Send to

Choose Destination
See comment in PubMed Commons below
Dev Psychol. 2006 May;42(3):514-32.

Genetic and environmental influences on academic achievement trajectories during adolescence.

Author information

Department of Psychology, University of Minnesota-Twin Cities, MN 55455, USA.


Most studies have considered the effects of particular characteristics on academic achievement individually, which means that little is known about how they function together. Using the population-based Minnesota Twin Family Study, the authors investigated the effects of child academic engagement (interest, involvement, effort), IQ, depression, externalizing behavior, and family environmental risk on academic achievement (reported school grades) from ages 11 through 17. Hierarchical linear growth curve modeling showed main effects on initial reported Grades for all variables, and IQ mitigated the deleterious effects of family risk and externalizing. Only engagement affected change in Grades through adolescence. Influences on initial Grades were strongly genetically influenced, associated primarily with IQ, engagement, and externalizing behavior. Shared environmental influences on initial Grades linked engagement, IQ, and family risk. Genetic influences on change in Grades were substantial, but they were not associated with the academic, family risk, and mental health covarying factors. These results indicate that age 11 achievement and change in achievement through adolescence show systematic patterns and document the existence of individual differences in the commonly shared developmental experience of adapting to the school environment.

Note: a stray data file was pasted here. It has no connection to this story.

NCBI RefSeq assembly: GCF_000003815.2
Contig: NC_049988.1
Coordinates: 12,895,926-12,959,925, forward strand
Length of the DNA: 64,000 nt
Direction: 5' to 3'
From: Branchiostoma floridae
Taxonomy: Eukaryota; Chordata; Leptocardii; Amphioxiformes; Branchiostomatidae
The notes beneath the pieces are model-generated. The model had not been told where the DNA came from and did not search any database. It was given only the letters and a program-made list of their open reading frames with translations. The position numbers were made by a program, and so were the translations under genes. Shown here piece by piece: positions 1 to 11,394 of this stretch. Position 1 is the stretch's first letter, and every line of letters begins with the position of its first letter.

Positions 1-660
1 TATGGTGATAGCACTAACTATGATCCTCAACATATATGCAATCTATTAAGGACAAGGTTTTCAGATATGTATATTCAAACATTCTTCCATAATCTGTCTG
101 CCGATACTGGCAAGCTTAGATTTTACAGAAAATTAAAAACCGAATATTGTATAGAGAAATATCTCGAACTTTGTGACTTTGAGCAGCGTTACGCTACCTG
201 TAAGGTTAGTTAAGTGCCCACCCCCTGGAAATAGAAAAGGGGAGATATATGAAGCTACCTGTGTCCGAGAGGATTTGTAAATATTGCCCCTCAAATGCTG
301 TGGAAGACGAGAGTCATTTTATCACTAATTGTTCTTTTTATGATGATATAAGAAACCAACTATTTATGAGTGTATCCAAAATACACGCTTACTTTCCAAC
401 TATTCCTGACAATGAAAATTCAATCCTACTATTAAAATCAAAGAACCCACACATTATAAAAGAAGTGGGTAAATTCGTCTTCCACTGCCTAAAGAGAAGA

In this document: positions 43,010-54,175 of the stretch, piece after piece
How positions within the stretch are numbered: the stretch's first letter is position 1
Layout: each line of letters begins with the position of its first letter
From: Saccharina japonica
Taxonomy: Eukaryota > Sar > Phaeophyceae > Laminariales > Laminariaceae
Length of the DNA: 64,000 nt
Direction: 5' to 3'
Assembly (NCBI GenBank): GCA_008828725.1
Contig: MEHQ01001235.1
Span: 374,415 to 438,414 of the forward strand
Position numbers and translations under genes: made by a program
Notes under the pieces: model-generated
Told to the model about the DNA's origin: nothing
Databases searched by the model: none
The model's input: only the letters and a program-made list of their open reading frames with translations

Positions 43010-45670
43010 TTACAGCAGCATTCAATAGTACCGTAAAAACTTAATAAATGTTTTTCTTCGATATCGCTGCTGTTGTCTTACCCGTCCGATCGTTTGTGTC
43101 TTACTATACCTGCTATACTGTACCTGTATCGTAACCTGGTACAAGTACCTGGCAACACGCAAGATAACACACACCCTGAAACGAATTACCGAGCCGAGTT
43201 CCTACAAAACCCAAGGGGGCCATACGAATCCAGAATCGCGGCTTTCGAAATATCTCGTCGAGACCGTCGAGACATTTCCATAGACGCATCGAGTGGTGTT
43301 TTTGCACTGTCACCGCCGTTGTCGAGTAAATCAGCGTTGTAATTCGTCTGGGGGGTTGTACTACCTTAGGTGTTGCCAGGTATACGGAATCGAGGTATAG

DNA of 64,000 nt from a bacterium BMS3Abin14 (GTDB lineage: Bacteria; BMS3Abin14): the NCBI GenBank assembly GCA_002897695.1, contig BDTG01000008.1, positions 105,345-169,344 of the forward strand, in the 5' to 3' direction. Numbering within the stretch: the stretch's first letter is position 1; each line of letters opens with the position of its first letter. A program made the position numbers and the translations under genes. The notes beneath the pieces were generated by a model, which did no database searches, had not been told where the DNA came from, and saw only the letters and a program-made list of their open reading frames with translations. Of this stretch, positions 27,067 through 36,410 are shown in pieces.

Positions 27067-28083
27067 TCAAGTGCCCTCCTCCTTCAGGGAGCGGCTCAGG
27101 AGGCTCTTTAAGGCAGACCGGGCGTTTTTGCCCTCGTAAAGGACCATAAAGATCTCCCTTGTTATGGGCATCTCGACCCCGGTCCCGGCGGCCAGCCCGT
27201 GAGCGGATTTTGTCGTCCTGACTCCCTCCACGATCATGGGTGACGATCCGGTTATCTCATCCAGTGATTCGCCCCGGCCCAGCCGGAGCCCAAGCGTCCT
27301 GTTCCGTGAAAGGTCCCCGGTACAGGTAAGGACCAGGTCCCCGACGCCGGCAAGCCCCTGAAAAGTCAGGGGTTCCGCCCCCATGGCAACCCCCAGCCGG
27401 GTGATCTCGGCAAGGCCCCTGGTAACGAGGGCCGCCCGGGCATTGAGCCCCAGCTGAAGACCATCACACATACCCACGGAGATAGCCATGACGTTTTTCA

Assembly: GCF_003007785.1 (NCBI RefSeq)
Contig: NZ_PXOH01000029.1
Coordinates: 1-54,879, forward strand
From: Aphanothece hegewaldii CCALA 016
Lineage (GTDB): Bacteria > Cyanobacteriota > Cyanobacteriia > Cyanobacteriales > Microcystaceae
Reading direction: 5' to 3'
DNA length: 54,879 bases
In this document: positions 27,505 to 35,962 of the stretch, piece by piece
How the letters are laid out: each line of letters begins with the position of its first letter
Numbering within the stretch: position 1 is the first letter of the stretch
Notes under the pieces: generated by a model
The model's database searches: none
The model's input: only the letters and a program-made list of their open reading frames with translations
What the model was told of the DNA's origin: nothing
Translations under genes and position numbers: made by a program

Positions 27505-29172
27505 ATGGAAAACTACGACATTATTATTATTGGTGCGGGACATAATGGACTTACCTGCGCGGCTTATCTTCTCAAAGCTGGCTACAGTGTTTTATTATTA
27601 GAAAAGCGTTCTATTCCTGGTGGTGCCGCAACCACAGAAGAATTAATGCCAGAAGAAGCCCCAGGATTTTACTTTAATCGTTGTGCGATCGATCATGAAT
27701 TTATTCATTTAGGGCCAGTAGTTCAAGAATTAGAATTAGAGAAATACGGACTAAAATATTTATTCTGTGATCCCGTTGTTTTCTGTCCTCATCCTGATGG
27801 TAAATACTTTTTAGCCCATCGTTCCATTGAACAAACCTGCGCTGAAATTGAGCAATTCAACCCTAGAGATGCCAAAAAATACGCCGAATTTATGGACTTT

[Indexed for MEDLINE]
PubMed Commons home

PubMed Commons

How to join PubMed Commons

    Supplemental Content

    Full text links

    Icon for American Psychological Association
    Loading ...
    Support Center